Efficient Multiparty Computations Secure Against an Adaptive Adversary
, 1999
"... We consider verifiable secret sharing (VSS) and multiparty computation (MPC) in the securechannels model, where a broadcast channel is given and a nonzero error probability is allowed. In this model Rabin and BenOr proposed VSS and MPC protocols secure against an adversary that can corrupt a ..."
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Cited by 86 (19 self)
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We consider verifiable secret sharing (VSS) and multiparty computation (MPC) in the securechannels model, where a broadcast channel is given and a nonzero error probability is allowed. In this model Rabin and BenOr proposed VSS and MPC protocols secure against an adversary that can corrupt any minority of the players. In this paper, we first observe that a subprotocol of theirs, known as weak secret sharing (WSS), is not secure against an adaptive adversary, contrary to what was believed earlier. We then propose new and adaptively secure protocols for WSS, VSS and MPC that are substantially more efficient than the original ones. Our protocols generalize easily to provide security against general Q²adversaries.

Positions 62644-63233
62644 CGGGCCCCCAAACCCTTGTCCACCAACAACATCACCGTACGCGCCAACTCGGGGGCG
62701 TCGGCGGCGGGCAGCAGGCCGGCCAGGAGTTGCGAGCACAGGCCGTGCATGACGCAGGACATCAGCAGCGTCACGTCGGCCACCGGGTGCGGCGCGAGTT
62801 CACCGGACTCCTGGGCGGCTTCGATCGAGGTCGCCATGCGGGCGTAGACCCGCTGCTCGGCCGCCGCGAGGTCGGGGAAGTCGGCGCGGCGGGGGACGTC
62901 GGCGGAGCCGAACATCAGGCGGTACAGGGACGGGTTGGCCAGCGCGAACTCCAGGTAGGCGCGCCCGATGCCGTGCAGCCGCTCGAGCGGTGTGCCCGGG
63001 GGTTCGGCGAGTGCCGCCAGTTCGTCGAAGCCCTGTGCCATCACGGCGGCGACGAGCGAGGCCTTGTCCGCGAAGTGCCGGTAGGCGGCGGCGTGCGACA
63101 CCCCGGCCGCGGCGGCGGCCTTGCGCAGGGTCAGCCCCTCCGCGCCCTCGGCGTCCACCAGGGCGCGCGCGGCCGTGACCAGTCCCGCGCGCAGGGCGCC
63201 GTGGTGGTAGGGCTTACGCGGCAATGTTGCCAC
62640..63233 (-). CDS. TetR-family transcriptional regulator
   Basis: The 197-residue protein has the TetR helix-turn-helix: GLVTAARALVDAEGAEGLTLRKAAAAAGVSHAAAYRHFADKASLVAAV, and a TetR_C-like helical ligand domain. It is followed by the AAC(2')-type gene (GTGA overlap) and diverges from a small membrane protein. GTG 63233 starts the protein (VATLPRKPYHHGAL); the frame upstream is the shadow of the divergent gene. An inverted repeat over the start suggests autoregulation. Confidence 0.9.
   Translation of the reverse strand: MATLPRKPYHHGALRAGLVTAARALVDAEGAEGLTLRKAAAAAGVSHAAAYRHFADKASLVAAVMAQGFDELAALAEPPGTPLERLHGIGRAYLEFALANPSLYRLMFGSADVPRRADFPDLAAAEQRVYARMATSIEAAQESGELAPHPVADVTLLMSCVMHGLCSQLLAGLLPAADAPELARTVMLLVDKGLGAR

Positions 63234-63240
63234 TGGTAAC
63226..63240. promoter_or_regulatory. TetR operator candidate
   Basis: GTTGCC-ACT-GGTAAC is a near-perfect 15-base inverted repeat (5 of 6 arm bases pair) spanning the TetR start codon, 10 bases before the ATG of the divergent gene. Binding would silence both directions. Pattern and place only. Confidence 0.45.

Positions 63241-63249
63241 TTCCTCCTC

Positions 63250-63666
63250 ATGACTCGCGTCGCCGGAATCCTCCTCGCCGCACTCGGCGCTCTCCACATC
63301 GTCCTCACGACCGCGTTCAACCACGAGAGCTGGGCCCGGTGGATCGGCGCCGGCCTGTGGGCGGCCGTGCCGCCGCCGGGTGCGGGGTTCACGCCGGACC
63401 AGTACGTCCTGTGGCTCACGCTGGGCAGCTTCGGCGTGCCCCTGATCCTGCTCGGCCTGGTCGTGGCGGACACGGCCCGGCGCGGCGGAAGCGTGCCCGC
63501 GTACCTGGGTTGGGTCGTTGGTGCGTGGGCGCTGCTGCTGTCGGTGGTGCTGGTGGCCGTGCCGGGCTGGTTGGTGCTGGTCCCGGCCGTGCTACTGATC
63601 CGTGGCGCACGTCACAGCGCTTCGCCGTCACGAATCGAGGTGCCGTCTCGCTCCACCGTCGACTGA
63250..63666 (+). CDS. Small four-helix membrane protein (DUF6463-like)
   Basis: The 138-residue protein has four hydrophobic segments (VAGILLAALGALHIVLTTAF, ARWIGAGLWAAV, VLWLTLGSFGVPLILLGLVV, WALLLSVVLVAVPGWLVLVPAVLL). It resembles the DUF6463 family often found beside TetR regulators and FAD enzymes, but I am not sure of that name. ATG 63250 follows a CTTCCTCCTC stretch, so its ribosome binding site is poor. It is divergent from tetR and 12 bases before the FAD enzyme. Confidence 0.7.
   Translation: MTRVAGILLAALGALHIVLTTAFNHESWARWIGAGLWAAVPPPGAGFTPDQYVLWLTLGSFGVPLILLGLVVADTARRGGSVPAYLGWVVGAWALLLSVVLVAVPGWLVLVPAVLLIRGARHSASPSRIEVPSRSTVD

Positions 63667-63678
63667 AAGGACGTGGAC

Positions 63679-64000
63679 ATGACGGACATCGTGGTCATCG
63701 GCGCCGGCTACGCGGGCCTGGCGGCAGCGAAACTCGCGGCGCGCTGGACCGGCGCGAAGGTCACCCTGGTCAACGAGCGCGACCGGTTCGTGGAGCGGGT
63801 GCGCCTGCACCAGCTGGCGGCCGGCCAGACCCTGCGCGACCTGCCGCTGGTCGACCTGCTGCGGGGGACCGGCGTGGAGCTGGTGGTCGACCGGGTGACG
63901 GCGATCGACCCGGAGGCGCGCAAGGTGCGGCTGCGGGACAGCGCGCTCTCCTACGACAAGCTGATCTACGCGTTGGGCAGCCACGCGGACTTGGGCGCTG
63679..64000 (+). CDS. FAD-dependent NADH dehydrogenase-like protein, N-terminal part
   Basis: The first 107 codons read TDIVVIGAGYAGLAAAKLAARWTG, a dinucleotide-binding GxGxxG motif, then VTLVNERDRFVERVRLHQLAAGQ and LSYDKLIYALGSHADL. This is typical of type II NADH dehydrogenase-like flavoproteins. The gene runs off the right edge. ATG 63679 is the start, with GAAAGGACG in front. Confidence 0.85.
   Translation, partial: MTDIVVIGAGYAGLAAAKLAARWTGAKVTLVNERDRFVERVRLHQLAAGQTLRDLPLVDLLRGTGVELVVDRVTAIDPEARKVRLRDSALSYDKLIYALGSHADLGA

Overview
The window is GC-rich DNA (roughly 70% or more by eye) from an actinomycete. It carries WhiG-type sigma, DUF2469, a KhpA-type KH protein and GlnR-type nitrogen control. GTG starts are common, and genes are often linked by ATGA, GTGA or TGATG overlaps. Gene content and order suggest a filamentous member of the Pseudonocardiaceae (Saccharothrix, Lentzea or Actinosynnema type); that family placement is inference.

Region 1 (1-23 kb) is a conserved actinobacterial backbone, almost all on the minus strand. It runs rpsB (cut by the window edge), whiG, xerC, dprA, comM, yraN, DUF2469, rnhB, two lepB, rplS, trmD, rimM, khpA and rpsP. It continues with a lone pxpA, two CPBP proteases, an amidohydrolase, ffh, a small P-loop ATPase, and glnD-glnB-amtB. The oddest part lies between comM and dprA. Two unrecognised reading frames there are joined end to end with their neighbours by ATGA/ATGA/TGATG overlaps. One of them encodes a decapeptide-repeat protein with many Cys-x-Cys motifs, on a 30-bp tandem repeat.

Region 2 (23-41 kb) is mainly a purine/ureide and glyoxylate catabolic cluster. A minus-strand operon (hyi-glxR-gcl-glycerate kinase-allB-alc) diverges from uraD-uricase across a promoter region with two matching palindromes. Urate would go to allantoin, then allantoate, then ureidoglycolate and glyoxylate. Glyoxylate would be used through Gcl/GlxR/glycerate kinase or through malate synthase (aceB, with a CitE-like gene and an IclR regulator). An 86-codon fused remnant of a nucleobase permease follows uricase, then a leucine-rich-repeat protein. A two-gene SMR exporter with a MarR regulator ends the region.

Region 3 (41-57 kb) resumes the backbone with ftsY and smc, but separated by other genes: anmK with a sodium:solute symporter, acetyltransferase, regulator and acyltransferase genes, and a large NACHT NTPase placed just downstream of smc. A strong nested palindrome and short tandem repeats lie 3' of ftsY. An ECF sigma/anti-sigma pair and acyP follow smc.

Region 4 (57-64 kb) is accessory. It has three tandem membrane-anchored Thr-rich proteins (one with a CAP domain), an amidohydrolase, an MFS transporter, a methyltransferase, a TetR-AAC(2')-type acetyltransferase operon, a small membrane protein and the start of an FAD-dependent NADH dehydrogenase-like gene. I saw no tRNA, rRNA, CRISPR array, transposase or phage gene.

Distributed Pseudorandom Functions and KDCs
, 1999
"... This work describes schemes for distributing between n servers the evaluation of a function f which is an approximation to a random function, such that only authorized subsets of servers are able to compute the function. A user who wants to compute f(x) should send x to the members of an authorize ..."
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Cited by 44 (0 self)
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This work describes schemes for distributing between n servers the evaluation of a function f which is an approximation to a random function, such that only authorized subsets of servers are able to compute the function. A user who wants to compute f(x) should send x to the members of an authorized subset and receive information which enables him to compute f(x). We require that such a scheme is consistent, i.e. that given an input x all authorized subsets compute the same value f(x). The solutions we present enable the operation of many servers, preventing bottlenecks or single points of failure. There are also no single entities which can compromise the security of the entire network. The solutions can be used to distribute the operation of a Key Distribution Center (KDC). They are far better than the known partitioning to domains or replication solutions to this problem, and are especially suited to handle users of multicast groups.